by Chuck Carroll

When the Capitals convened last January for their brief training camp before starting their lockout-shortened season, it wasn’t only the situation that was unfamiliar.

Coach Adam Oates and assistants Tim Hunter and Calle Johansson had spent years in Washington, but not with any of the then-current players. Forwards Joey Crabb, Mike Ribeiro and Wojtek Wolski and defenseman Jack Hillen were total newcomers and expected No. 1 goalie Braden Holtby had played all of 35 games for the Caps.

While Crabb, Ribeiro and Wolski are gone, Matt Hendricks – who was more important in the locker room than on the ice – is the only longtime Cap who skated during the stretch run to the Southeast Division title and in the playoffs who’s no longer in Washington.

Mikhail Grabovski, whose speed and willingness to go to the net produced three 20-goal seasons in four years before a falling out with Toronto coach Randy Carlyle last season, was signed to replace Ribeiro at center on the second line. Grabovski, 29, is the only significant addition aside from Blaine Forsythe being promoted from video coach to replace Hunter.

“If we can stay healthy, I don’t see any reason for us not to be in the top three, top four in the conference,” said defenseman Karl Alzner. “Ribs and Hendy are big losses, but everything I’ve heard about Grabovski, he’s supposed to be a pretty great guy to have.”

Left wing Troy Brouwer, whom Oates is counting on to be Washington’s No. 2 goal-scorer behind reigning MVP Alex Ovechkin, believes that their newfound stability will serve the Caps well.

“The last couple of years we’ve had a little bit of chaos as far as knowing where you fit, knowing what your role is,” Brouwer said. “It can be confusing when systems change all the time. We’re trained not to think. We’re trained to do what we know and when your system’s getting changed over and over, sometimes you fall back on the wrong system and get yourself in trouble and the team in trouble. This year, going into the second year of the same system, guys are confident. We saw how well it worked in the second half of last year, saw how good we played together. Now that we have that familiarity with each other and the system, we’re expecting big things.”

That includes in the playoffs, from which the Caps were bounced in the second round three times and the first round three times during the past six seasons, including last May when they led the New York Rangers 3-2 but lost the last two contests including their fourth Game 7 defeat on home ice during that span.

“We have three coaches in three years and we have new systems every playoffs,” said center Nicklas Backstrom, one of eight Caps to have played in postseason series losses under Bruce Boudreau, Dale Hunter and Oates. “I think it’s good that we settled a system and [can] work from there. I think Oates’ system is really good for us and hopefully we can take that next step.”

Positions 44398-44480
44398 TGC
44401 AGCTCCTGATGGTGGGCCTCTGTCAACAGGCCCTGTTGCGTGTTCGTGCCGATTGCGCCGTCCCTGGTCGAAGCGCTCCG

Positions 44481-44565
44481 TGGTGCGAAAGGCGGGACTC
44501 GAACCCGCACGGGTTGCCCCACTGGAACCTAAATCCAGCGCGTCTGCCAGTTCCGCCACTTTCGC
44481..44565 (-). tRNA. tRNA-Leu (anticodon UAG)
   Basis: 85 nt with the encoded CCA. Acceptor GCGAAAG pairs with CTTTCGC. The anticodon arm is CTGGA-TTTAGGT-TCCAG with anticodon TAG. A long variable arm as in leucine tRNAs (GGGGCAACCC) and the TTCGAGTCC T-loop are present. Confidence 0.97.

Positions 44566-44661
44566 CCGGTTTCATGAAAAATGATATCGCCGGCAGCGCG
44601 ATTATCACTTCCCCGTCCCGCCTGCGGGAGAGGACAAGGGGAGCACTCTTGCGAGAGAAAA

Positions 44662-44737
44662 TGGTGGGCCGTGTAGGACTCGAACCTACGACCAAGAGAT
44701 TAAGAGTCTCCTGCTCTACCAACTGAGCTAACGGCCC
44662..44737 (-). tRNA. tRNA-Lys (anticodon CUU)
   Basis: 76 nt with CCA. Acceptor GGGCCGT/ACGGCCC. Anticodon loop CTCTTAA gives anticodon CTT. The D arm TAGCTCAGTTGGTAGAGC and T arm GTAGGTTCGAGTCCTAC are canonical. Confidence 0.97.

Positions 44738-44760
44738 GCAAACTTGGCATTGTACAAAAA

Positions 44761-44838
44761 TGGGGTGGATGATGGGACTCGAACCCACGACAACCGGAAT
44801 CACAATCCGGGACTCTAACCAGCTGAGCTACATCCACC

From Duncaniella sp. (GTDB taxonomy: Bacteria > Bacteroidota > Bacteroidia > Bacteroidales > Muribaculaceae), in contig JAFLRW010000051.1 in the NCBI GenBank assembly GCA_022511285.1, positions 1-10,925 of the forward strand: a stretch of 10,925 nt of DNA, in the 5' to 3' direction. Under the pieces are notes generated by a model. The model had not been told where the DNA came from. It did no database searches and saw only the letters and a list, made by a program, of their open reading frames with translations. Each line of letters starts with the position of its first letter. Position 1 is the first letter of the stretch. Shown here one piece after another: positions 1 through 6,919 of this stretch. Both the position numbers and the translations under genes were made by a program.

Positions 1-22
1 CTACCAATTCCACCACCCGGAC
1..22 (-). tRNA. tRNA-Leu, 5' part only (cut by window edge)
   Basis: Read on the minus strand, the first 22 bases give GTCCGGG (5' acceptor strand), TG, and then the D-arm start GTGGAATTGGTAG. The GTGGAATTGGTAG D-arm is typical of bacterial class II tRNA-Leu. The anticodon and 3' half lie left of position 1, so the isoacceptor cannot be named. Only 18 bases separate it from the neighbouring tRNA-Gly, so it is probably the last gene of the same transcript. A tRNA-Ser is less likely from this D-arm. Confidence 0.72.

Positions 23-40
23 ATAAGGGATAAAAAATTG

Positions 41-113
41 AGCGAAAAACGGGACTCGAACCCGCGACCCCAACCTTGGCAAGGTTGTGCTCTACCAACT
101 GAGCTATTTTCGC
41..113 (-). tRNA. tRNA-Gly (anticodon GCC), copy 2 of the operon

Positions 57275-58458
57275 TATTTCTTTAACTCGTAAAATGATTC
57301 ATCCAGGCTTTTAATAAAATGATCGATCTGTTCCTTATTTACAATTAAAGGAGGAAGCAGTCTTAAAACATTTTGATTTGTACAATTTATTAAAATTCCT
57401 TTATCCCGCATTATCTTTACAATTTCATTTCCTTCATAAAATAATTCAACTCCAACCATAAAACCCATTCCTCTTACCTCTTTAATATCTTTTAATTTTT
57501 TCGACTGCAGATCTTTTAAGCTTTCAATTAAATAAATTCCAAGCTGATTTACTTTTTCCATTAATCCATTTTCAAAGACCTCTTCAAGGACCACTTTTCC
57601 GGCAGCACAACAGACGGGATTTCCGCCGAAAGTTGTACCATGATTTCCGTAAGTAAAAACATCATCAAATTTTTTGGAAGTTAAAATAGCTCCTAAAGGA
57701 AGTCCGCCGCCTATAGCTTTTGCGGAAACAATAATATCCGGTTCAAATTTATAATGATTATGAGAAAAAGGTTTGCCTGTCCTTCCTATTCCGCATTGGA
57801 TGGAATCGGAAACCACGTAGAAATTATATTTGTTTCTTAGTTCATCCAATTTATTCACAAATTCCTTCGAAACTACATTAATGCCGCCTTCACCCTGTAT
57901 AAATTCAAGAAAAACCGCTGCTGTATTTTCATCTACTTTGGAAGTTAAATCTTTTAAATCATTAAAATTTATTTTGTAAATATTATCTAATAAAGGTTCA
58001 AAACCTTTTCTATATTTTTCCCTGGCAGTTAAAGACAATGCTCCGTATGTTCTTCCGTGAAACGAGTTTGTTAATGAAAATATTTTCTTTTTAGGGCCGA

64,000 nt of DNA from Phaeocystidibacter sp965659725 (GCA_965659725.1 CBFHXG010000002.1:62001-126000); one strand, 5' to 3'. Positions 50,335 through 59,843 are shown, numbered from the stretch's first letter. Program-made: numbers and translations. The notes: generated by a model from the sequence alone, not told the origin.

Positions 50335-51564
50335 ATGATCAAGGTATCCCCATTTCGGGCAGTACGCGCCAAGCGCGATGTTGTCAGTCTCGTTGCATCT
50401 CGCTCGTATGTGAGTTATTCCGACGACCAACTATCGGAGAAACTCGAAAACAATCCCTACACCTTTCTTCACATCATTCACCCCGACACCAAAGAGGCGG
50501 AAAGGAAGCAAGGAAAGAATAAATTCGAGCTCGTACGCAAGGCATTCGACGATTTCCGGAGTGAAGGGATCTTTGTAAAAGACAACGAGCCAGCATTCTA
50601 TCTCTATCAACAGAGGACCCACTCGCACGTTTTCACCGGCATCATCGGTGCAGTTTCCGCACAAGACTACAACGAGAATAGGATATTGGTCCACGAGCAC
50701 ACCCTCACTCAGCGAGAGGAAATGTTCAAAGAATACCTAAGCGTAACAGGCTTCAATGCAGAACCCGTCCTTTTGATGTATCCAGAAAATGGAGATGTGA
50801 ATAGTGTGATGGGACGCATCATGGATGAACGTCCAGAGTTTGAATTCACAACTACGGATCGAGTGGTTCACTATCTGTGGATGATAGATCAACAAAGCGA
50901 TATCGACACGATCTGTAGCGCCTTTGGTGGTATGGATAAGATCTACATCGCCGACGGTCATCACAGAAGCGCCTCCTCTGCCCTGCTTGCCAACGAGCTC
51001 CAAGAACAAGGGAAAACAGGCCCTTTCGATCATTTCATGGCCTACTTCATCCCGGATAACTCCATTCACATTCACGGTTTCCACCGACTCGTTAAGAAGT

Defenseman Mike Green said the Caps should get off to a better start than they did last year when they won just one of their first seven games, didn’t reach .500 until Game 36, and needed a 15-3-1 tear to capture their fifth Southeast Division title in six seasons.

“Everything was so quick last year, especially with the new system and coach [and] so many different faces,” Green said. “We all feel comfortable [now]. It’s important for us to jell quickly, get off to a good start and keep that tempo all year. We’re in a good place.”

That’s also how George McPhee, entering his 15th year as Washington’s general manager, sees his team which has only five players in their 30s: wingers Jason Chimera, Martin Erat, Brooks Laich and Joel Ward and defenseman John Erskine.

“It’s a veteran team now, but a young veteran team,” McPhee said. “We’re still on the front nine. We’ve got a coaching staff that’s familiar with the group. It just seems like a real sound, solid group that should be a good team. As good as it is consistently making the playoffs, it can be so much greater and I think the players understand that. They’ve done a lot, but they need to win a Cup.”

Ovechkin, Backstrom and Green, the only Caps to have skated in all nine playoff series during the past decade, know that all too well.

“We’ve been there every year,” Green said. “We’ve proven ourselves in that aspect that we’re a good team, but we haven’t proven that we’re a great team. The only way we can do that is by winning the Stanley Cup.”

That would be the kind of change in which Washington could really believe.


David Elfin began writing about sports when he was a junior at Bethesda-Chevy Chase High School. He is Washington’s representative on the Pro Football Hall of Fame selection committee and the author of seven books, most recently, “Washington Redskins: The Complete Illustrated History.” A pre-game regular on 106.7-The Fan the last three Redskins seasons, he has been its columnist since March 2011.


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